ONCE UPON A TIME IN THE WEST comes with a remixed Dolby Digital 5.1 channel soundtrack, as well as a restored version of the original monaural track. The 5.1 channel track remains fairly faithful to the film’s original monaural sound design, while adding an expansive quality by spreading out Ennio Morricone’s superb score and adding an ambient quality to the outlying channels of the sound field. There isn’t much overt directionality in the track, which would make it seem artificially processed, but there is just enough to make the sound field seem enveloping. The fidelity of Morricone’s music is good for its age and production limitations, plus it sounds quite good with moderate amounts of amplification. All of the post-synched dialogue is clean, clear and completely understandable. The restored monaural track is also clean sounding, but a bit flat in comparison to the 5.1 channel version. A French language track is also included on the DVD, as are English subtitles.

Full motion video, animation and sound enhance the interactive menus, which provide access to the standard scene selection and set up features, as well as the excellent supplemental materials that have been spread across both discs of this set. Disc one features a wonderful and highly informative running audio commentary that features Leone biographer Sir Christopher Frayling, movie historian Dr. Sheldon Hall, directors John Carpenter, John Milius and Alex Cox, actress Claudia Cardinale plus additional comments from various members of the cast and crew.

Disc two offers of the supplemental programs, which starts with a three-part documentary that runs well over an hour. An Opera Of Violence, The Wages Of Sin and Something To Do With Death each look at a different aspect of the production through new interviews with various participants of the audio commentar. Other interviewees in the documentary include storywriter Bernardo Bertolucci, actor Gabriele Ferzetti and cinematographer Tonino Delli Colli, in addition to Henry Fonda and Sergio Leone, who appear via vintage interviews. The Railroad: Revolutionizing The West is a brief, but informative featurette that examines the impact of the railroad on the American west. Also included is a Location Gallery that looks at the film’s locations at the time of the production and now, a Production Gallery of stills, Cast Profiles and a theatrical trailer.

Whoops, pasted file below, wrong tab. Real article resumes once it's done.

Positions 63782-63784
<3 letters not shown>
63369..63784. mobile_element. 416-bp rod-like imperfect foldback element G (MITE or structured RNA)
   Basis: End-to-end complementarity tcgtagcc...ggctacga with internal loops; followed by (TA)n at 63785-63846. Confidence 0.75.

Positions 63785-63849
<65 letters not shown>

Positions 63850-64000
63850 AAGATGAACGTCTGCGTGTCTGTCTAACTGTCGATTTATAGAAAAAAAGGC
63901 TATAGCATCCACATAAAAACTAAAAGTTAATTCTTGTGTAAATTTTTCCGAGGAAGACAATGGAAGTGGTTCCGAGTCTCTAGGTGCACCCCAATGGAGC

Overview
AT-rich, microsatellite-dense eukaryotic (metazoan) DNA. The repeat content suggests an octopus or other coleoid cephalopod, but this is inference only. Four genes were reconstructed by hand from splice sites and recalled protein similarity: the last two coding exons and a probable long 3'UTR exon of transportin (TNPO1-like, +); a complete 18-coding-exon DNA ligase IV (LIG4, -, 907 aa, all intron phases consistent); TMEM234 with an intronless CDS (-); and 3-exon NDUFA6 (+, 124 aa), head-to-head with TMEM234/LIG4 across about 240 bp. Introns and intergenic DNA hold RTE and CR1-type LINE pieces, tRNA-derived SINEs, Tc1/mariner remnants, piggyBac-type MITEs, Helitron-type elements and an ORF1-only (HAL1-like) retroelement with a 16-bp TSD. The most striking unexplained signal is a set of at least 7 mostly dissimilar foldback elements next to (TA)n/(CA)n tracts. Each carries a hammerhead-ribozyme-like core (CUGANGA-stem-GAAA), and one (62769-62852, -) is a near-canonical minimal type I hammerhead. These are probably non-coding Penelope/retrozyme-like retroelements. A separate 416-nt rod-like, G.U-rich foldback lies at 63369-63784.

ONCE UPON A TIME IN THE WEST is indeed a masterpiece of the western genre and one of the most significant DVD releases of the year. Paramount has done a truly superb job with the film’s presentation- producing a virtually flawless image and totally solid re-mastering of the vintage soundtrack. With the wonderful supplemental features ONCE UPON A TIME IN THE WEST is truly a must own DVD. Absolutely recommended.

 

ONCE UPON A TIME IN THE WEST 


Once Upon a Time in the West (1968)

ENHANCED FOR 16:9 TELEVISIONS 


DVD reviews are Copyright © 2003 THE CINEMA LASER and may not be copied or reprinted without the written consent of the publisher.
THE CINEMA LASER is written, edited and published by Derek M. Germano.